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Feature Pose: Upward Facing Staff

Upward Facing Staff Pose is considered an advanced backbend. One should be proficient in practicing Chakrasana (Full Wheel or Upward Bow Pose) and also Sirsasana (Headstand) before attempting Dwi Pada Viparita Dandasana, which, from a technical standpoint, is a combination of these two.

In Light on Yoga, B.K.S. Iyengar says, “Action is movement with intelligence.” This comment is especially relevant to Upward Facing Staff Pose, which may take years of steady and consistent practice before even attempting. In this article, I discuss some of the postures you can use to prepare the body (and the mind) for our feature pose. These are not necessarily in sequence, nor do they even need to be practiced on the same day! Each will compliment your journey towards Dwi Pada Viparita Dandasana in their own way. Building strength, length, and stability requires persistence, patience, and time—three things that emphasize the “intelligence in action” that should always override the aesthetic appeal of a pose.

Ardha Pincha Mayurasana (Dolphin Pose)

With Dwi Pada being an advanced backbend on the forearms, moving fluidly from Dolphin to Forearm Plank and back again several times is a useful way to open the shoulders while building self-confidence and increasing core strength. Focus on keeping your wrists aligned you’re your elbows, which are directly under the shoulders. Root down through the inner forearms and press through the length of each finger, straight out to the fingertips, to strengthen the shoulder girdle, preparing it to bear more weight. Although incredibly challenging, Dolphin Pose is accessible to most students without injury, making it an excellent preparatory posture.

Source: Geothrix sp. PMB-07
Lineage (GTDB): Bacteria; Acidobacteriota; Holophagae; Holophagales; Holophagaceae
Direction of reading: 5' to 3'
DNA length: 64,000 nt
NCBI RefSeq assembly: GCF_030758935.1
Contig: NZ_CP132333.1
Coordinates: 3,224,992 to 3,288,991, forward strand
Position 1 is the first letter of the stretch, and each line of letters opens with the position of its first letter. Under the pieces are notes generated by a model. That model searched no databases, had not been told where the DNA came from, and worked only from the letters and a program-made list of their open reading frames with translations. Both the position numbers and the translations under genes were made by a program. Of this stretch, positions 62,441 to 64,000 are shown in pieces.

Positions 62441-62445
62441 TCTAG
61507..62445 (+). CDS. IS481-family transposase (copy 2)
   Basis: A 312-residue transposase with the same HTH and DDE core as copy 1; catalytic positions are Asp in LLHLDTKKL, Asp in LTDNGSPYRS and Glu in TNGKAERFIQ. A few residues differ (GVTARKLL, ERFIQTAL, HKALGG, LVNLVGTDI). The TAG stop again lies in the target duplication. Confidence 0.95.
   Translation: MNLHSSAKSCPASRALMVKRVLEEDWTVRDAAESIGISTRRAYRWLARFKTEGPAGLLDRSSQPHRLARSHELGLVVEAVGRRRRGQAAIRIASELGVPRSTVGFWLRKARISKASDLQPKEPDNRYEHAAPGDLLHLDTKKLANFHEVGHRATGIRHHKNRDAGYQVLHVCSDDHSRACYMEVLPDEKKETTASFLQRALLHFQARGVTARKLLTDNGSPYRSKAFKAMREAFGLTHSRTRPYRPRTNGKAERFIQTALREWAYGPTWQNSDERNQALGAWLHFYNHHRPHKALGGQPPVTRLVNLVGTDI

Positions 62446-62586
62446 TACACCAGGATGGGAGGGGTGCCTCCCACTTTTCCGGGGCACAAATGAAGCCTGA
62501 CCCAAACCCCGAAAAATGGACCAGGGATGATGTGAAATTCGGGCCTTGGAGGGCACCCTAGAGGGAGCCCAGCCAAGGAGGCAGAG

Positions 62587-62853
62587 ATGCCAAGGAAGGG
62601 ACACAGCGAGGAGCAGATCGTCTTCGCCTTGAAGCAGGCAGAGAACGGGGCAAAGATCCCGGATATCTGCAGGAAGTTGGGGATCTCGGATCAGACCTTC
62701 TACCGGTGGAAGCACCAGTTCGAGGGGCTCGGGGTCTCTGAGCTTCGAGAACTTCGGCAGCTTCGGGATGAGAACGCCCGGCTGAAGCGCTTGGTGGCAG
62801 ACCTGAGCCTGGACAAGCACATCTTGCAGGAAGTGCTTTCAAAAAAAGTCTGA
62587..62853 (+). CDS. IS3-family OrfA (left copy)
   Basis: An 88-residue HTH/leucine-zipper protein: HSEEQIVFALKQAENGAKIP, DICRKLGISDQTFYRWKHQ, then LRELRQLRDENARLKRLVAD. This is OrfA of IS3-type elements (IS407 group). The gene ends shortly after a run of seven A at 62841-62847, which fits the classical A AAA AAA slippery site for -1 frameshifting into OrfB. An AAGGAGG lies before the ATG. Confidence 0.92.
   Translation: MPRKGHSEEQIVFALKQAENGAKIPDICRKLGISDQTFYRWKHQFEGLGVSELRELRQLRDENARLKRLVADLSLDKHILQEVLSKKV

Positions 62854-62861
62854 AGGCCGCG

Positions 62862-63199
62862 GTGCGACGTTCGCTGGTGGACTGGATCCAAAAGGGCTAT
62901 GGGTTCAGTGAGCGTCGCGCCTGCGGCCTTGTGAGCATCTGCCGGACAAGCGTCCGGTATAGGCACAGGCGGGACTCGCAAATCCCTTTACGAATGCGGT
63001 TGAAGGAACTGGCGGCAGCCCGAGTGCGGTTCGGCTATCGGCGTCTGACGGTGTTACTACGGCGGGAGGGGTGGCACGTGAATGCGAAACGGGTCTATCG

Purvottanasana (Inclined Plane Pose)

Inclined Plane Pose stretches the anterior deltoid and pectoral muscles. It is an intermediate backbend that can easily be modified to accommodate all levels, simply by bending the knees. Arguably the greatest challenge of Inclined Plane Pose is keeping the shoulders from collapsing inwards. Focus on drawing the shoulder blades towards the spine, using the rhomboid muscles of the back. Keeping your collarbones broad and shoulders moving away from the ears will strengthen the back muscles used in Dwi Pada Viparita Dandasana.


This is the final progression towards Dwi Pada Viparita Dandasana and a useful indicator of the work (stretching and strengthening) that remains to be done for success in the final pose. An advanced backbend itself, Chakrasana demands notable power to lift the hips off the mat against the pull of gravity, and intense strength and stamina are required to hold the pose for any period of time. Remember to invoke the powerful energy of your legs. Engage your hamstrings by rooting down through the heels and contract the inner thighs by keeping your knees aligned over your ankles. Keep the deltoids open by rooting down through the inner edges of your hands. All of these elements will play an important role in our Feature Pose.

Headstand: it is important that you have experience bearing weight on your head, as in Sirsasana, before entering the more precarious position of Dwi Pada Viparita Dandasana.

Modify: Practice Bridge Pose, or Setu Bandha Sarvangasana, to receive the chest-opening and backside-strengthening benefits of Inverted Staff Pose, without straining the wrists and providing a less intense backbend for the spine.

Advance: Lift one leg into the air for the “single-legged” variation of the pose, called Eka Pada Viparita Dandasana.

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